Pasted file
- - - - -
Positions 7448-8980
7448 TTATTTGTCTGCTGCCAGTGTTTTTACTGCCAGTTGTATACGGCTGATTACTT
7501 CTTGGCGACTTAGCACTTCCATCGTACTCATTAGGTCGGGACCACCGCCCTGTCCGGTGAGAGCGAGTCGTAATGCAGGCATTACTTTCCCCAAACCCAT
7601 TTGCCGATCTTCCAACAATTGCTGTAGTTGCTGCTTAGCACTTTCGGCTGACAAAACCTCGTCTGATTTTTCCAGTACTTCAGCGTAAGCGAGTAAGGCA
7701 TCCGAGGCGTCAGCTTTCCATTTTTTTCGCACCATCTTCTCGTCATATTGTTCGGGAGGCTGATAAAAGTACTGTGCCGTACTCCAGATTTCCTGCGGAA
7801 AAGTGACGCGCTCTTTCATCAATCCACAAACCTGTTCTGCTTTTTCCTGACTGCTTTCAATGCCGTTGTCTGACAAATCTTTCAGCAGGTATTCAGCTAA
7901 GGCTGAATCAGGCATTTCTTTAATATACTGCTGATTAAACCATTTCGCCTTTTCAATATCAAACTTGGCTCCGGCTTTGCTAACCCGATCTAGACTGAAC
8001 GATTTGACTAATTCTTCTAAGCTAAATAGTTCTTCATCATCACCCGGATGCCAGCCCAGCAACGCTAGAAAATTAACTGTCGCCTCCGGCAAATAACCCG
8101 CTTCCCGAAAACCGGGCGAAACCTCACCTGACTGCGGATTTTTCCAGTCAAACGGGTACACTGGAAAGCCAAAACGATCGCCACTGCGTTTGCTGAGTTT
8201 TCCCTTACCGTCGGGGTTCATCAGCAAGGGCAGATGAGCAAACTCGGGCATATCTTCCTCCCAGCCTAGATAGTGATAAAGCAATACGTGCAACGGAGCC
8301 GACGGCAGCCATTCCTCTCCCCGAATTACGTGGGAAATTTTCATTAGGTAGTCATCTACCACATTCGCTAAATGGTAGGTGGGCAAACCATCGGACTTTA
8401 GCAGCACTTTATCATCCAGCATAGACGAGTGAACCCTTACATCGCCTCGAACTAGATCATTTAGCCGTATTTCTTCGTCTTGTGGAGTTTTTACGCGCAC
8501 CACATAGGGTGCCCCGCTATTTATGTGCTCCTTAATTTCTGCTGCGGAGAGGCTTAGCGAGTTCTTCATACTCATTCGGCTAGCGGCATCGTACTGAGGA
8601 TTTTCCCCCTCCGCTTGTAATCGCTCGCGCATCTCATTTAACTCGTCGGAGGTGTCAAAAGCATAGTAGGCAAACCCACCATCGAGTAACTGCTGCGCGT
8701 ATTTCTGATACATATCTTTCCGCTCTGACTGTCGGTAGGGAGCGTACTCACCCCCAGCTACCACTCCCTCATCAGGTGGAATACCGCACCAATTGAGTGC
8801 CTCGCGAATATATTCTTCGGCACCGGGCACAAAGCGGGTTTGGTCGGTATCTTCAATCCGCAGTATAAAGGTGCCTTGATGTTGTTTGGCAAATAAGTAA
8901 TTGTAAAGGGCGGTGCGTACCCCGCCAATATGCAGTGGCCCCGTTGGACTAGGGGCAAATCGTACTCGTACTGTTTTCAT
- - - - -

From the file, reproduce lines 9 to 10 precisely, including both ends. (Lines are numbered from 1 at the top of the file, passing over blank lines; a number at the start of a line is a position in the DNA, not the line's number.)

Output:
8101 CTTCCCGAAAACCGGGCGAAACCTCACCTGACTGCGGATTTTTCCAGTCAAACGGGTACACTGGAAAGCCAAAACGATCGCCACTGCGTTTGCTGAGTTT
8201 TCCCTTACCGTCGGGGTTCATCAGCAAGGGCAGATGAGCAAACTCGGGCATATCTTCCTCCCAGCCTAGATAGTGATAAAGCAATACGTGCAACGGAGCC